An appetite for change

IT’S BEEN almost 10 years since the UK Government ran a public debate on GM food. With issues over food security, drought and a booming population intensifying, is the foodservice sector one of those asking for the technology to be given a second chance? David Burrows reports.



Environmentalists are beginning to change their minds about genetically modified (GM) foods. In his 2010 book, Whole Earth Discipline, American writer Stewart Brand writes: “I daresay the environmental movement has done more harm with its opposition to genetic engineering than any other thing we’ve been wrong about. We’ve starved people, hindered science, hurt the natural environment, and denied our own practitioners a crucial tool.” Mark Lynas, author of The God Species, has made a similar u-turn from anti-GM campaigner – “the technology moves in entirely the wrong direction” – to GM supporter – “environmentalists should not be afraid of this prospect; they should welcome it.”


It’s fair to say that while the rest of the world has embraced GM technology, Europe has tried to keep the genie in the bottle. Only Spain has any notable harvests of GM crops with around 100,000 hectares of maize that has been developed to resist attack from various insect pests. Indeed, strict European regulation, political opposition and plans to allow Member States more flexibility to restrict or ban GM crops recently saw chemical company BASF pull the plug on development and commercialization of all products targeted solely at Europe. The situation, says a BASF spokesperson, is getting worse rather than better, so the company had little choice but to move its focus to where GM “makes business sense”.


Politicians are changing their minds too. Ironically, BASF’s move came just a couple of weeks after the UK Farming Minister had suggested that the technology needs to be given a second chance. “GM is not the answer to everything, but in the foreseeable future we’ll have nitrogen-fixing wheat – if that isn’t going to be a major development I don’t know what is,” said Jim Paice at the Oxford Farming Conference. “People may leave their ethics at home when it comes to eating out, but that doesn’t absolve foodservice businesses from responsibilities to educate and inform.”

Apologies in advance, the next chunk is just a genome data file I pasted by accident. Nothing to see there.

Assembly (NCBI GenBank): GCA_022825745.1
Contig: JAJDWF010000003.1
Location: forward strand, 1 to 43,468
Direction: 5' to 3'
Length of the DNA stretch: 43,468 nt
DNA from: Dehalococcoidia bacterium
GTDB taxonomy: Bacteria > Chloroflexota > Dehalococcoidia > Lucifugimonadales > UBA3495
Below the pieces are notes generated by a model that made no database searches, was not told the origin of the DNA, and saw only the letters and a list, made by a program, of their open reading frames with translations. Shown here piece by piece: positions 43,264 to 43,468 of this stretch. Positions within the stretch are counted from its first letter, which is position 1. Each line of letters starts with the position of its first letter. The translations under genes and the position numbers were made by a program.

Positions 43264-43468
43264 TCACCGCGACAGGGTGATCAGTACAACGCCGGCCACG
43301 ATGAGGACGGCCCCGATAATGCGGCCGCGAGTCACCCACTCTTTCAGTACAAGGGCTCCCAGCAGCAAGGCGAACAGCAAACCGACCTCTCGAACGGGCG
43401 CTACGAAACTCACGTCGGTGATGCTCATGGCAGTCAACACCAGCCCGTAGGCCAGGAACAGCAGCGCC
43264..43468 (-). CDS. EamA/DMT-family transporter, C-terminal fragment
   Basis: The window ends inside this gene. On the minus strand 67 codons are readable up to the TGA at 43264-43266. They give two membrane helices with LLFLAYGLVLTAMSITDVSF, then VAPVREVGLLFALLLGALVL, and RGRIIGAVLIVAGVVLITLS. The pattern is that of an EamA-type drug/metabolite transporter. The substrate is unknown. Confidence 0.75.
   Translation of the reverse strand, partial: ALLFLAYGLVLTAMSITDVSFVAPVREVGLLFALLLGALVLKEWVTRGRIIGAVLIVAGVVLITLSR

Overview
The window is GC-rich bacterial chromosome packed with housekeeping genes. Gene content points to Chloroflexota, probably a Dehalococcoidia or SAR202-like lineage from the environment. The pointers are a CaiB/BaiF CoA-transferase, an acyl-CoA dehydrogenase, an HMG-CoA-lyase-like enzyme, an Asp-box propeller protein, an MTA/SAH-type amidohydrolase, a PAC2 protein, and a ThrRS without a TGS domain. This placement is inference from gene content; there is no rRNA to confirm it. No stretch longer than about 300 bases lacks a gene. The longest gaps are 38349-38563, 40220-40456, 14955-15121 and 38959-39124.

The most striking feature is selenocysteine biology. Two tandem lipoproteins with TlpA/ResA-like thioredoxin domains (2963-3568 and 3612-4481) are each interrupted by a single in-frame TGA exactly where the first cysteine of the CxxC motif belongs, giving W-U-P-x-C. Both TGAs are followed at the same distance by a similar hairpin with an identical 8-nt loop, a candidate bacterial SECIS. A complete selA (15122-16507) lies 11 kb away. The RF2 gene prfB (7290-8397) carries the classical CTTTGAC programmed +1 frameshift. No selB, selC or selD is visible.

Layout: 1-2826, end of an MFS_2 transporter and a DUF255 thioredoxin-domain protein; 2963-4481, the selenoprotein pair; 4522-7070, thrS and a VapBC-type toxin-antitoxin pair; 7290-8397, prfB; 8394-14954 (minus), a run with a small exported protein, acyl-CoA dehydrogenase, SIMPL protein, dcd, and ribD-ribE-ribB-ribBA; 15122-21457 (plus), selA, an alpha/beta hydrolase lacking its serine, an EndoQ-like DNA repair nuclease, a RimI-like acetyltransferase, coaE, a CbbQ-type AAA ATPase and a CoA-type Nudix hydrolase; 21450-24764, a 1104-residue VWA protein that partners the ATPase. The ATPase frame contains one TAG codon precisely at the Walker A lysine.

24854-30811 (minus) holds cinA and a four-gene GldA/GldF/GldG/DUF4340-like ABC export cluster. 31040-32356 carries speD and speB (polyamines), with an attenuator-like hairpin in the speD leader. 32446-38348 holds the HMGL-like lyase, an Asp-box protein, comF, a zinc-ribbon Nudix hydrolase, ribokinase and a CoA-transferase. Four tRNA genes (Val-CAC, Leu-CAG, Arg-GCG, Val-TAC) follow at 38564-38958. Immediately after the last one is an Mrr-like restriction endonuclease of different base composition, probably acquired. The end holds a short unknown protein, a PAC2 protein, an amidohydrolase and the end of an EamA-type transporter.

Mary Creagh, Labour’s shadow environment secretary, used her speech to call for scientists to better explain the benefits of GM, and told the Guardian: “We have to keep an open mind on this. I don’t think we should ignore the role science should play in tackling environmental challenges.”


The Future of Food and Farming report, commissioned by the Government and published this time last year, also suggested that: “New technologies such as the genetic modification of living organisms and the use of cloned livestock and nanotechnology should not be excluded on ethical or moral grounds, though there is a need to respect the views of people who take a contrary view.”

Foodservice Footprint A-field-trial-for-GM-crops-e1328865674828-300x195 An appetite for change Foodservice News and Information Out of Home News Analysis  University of Southampton Stewart Brand Soil Association Mary Creagh Jim Paice GMFreeze GM Future of Food and Farming Report Food for Life Catering DEFRA Crop Protection Agency CH&Co Caroline Fry BASF


And that’s the big question: are people really opposed to the technology? The stance of the UK supermarkets would suggest so, as would evidence put forward by the likes of the Soil Association and GMFreeze. “The public remain as sceptical now as they were in 2003,” says Pete Riley, campaign director for the latter. “Seventy one percent of people in a poll for Which? last summer thought supermarkets were right to avoid GM ingredients.”